– Judy Odenheimer
Jane was an incredibly warm-hearted and powerful bridge who helped create the foundations of connection between Western and First Nations People of the River. Since picking me up at the airport as a landscape architecture graduate on a travelling Fellowship in 2010, to my most recent visit in 2019, her energy has inspired my life and work. Now we carry on her and other’s dream of unity and understanding. Much love to the Confluence family at this time.
– Matt Skyes
I fondly recall having dinner with Jane after a symposium at WSU-Vancouver. She was passionate about the Confluence Project, and the larger issues it addresses, but also funny and eager to laugh. At one point, as were talking about her son’s natural salt company, she made an impromptu “commercial” on her phone with me playing The Most Interesting Man in the World (a la the old Dos Equis ads) and saying “I don’t always use salt, but when I do, I eat Jacobsen’s.” It was a totally random moment of joy in the midst of a serious conversation about how the past informs the present and the future. It has been amazing to watch the Confluence Project grow and begin to deliver on the promise she always saw in it. Not only the art installations along the river, but the online content that is preserving and disseminating the wisdom of Native elders and leaders in the Columbia Basin, created in the spirit of consultation and partnership; these are all part of Jane’s legacy to the people of the Northwest.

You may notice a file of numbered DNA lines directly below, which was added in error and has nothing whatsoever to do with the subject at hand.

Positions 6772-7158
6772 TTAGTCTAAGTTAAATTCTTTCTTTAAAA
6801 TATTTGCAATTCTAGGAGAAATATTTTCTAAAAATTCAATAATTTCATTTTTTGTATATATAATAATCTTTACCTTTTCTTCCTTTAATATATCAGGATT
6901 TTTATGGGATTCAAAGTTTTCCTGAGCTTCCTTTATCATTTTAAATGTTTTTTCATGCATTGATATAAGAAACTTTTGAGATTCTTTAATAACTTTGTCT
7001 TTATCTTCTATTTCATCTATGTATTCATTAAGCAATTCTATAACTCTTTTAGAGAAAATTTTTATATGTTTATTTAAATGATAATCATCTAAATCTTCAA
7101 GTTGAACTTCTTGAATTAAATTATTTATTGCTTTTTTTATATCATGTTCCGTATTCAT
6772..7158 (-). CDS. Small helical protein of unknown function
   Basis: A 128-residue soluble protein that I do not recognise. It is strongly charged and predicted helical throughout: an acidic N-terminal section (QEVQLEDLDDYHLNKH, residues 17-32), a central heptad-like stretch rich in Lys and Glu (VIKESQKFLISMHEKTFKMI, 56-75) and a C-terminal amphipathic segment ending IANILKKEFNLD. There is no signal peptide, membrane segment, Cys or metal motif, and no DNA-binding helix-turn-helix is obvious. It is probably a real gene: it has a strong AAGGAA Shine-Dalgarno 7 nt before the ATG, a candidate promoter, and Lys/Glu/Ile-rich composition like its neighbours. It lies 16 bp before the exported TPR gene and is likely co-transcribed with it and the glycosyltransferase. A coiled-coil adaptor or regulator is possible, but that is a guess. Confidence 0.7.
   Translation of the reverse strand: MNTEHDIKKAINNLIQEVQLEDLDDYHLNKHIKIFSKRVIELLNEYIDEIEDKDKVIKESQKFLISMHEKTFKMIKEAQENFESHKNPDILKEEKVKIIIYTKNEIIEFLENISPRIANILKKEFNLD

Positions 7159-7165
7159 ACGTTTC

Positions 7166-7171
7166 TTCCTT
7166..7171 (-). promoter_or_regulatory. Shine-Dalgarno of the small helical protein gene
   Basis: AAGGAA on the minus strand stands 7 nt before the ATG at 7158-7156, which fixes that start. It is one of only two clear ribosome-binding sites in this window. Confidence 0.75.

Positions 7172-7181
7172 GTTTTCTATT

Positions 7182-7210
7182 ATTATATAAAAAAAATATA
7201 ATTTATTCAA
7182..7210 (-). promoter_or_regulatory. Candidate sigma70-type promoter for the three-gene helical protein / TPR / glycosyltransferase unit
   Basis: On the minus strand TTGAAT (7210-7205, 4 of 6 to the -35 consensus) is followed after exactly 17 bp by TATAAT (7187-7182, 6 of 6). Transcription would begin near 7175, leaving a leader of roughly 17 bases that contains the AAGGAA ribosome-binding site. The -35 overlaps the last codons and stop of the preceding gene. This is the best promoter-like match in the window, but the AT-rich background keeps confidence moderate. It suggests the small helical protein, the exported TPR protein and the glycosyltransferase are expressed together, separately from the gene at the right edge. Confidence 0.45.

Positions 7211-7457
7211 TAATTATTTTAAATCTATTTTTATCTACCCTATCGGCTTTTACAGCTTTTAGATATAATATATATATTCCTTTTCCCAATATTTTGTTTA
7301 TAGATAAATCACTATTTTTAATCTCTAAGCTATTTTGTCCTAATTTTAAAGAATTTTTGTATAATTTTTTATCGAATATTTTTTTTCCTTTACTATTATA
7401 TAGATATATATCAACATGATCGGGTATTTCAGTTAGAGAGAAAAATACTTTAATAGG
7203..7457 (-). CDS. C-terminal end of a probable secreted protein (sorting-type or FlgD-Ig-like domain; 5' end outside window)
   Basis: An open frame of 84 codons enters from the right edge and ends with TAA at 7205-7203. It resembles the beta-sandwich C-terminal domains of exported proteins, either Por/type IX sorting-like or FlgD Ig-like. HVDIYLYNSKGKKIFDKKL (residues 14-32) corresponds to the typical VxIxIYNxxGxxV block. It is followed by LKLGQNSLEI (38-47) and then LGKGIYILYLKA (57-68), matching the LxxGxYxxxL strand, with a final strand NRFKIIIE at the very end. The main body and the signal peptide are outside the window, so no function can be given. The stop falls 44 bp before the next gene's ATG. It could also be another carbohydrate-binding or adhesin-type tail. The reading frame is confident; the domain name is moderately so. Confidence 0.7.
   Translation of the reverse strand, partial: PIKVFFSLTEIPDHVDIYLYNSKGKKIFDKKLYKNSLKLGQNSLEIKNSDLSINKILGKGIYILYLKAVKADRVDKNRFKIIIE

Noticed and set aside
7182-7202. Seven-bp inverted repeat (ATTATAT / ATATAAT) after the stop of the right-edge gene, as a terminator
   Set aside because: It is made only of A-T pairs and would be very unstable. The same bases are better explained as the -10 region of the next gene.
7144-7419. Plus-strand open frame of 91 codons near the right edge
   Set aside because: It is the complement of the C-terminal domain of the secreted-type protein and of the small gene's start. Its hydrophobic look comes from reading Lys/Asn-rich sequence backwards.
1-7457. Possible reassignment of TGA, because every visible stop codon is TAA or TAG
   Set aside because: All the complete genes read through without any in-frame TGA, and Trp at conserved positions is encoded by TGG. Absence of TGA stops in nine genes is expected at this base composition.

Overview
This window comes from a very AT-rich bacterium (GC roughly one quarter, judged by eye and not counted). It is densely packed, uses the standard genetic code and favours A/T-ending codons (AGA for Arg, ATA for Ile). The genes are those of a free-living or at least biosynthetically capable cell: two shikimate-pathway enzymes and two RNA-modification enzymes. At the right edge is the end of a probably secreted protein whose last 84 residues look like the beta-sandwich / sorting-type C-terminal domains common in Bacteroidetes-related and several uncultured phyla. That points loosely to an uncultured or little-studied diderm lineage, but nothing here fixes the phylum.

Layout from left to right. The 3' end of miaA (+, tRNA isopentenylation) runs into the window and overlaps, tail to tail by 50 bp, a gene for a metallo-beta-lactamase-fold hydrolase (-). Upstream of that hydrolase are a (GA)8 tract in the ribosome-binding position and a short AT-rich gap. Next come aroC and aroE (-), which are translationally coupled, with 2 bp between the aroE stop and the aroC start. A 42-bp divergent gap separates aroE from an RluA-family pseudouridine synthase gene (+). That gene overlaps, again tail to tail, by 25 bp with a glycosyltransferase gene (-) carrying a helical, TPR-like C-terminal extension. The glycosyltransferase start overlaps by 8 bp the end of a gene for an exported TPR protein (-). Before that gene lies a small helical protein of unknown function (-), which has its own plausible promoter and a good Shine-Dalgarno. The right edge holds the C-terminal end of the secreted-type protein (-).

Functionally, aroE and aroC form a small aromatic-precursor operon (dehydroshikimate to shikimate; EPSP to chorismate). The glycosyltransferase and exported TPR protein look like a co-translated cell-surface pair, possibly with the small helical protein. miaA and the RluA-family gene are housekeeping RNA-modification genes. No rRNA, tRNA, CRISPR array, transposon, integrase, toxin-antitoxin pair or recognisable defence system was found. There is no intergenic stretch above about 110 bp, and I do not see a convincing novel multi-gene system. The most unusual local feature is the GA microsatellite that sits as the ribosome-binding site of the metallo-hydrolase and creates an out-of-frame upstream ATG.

– Andy Fisher
I meant Jane when Confluence first started and I was invited to be part of the school that was like 10+ years ago and I worked with Jane for 67 years after that always a smile always positive always a go-getter always a brilliant bright spirit and soul connected to everything good that this world has to offer may her spirit rising always be part of the universe her memories will stay with us and the Confluence at the Dalles High School forever.